The Puritan Dilemma



Most would argue that to do right in a world that does wrong is an impossible task, yet in the book The Puritan Dilemma, by Edmund S. Morgan, the main character, John Winthrop attempts the impossible. The story is about Winthrop’s life, as he tries to achieve this goal, and all of the help, as well as obstacles that he met along the way. Born on a manor in Suffolk, England, Winthrop is a wealthy, righteous man who soon decides to become a Puritan. Being an excellent member of the government, he is persuaded to leave “corrupted” England for the New World, where he encounters many problems, keeping him from molding a perfect society, the most powerful of which, separatism. That creating a perfect society in an imperfect world is impossible, Winthrop soon learns. The churches are the first to show this to Winthrop. As long as people do wrong, the people who haven’t will have a human urge to separate themselves from the wrongdoers. Winthrop manages to settle this problem, but immediately encounters another. Roger Williams, an avowed separatist, takes every opportunity available to try to earn followers in denouncing the English Church. He is finally exiled, but not before taking twenty of the colony into his way of thinking. A final challenge for Winthrop, though not for humankind, was Anne Hutchinson. Hutchinson, too, was in a way separatist, but she was much more discrete about it. When she was accused of wrongdoing, she used this discreteness, along with her wits to acquit herself all but one time when she was so caught up in the moment at a public trial that she said she had seen God in a vision. Hutchinson instantly lost all followers, and, thus, she was no longer a threat. In this amazing tale of yet another battle between righteousness and evil, one can only commend Winthrop in all he did and all for which he stood.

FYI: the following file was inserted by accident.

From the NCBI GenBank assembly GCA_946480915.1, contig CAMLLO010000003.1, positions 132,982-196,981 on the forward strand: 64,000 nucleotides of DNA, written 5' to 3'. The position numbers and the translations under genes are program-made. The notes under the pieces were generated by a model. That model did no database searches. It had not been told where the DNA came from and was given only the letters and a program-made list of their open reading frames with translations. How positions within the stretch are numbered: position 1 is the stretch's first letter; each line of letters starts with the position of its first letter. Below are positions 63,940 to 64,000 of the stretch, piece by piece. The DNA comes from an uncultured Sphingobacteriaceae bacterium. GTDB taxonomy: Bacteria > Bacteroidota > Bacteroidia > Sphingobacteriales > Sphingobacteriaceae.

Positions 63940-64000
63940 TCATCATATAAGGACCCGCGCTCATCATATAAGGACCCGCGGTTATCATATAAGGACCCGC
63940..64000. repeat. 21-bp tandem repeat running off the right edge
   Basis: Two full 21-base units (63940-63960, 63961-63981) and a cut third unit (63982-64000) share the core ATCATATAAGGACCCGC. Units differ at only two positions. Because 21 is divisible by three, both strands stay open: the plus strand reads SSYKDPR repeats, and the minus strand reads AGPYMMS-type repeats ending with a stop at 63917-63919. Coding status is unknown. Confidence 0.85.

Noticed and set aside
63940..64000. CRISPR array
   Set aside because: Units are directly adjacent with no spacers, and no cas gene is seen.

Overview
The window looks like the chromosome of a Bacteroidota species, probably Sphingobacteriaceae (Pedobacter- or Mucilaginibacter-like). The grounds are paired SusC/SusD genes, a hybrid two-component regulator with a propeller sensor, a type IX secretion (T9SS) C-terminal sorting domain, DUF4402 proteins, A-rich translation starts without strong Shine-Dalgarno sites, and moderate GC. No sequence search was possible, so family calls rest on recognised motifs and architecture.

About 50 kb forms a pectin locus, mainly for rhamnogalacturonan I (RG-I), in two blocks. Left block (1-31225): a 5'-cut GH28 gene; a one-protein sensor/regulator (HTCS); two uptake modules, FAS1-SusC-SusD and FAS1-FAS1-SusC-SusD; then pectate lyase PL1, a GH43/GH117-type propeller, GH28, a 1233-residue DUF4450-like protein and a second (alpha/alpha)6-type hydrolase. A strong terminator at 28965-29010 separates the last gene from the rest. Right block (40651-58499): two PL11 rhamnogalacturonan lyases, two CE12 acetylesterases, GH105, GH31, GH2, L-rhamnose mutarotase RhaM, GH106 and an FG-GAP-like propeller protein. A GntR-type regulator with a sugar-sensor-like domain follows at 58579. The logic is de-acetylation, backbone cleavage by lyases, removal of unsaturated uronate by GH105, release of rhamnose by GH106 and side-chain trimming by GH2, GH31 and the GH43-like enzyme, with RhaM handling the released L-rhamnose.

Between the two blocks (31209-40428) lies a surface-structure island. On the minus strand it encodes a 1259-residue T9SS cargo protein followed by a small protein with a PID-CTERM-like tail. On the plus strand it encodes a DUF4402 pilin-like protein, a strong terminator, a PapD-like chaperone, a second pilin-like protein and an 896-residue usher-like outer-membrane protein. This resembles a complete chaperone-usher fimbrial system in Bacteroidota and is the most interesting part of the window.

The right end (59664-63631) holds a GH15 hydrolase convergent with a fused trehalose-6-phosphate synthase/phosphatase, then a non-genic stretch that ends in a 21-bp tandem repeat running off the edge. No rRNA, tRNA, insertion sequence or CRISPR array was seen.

9/99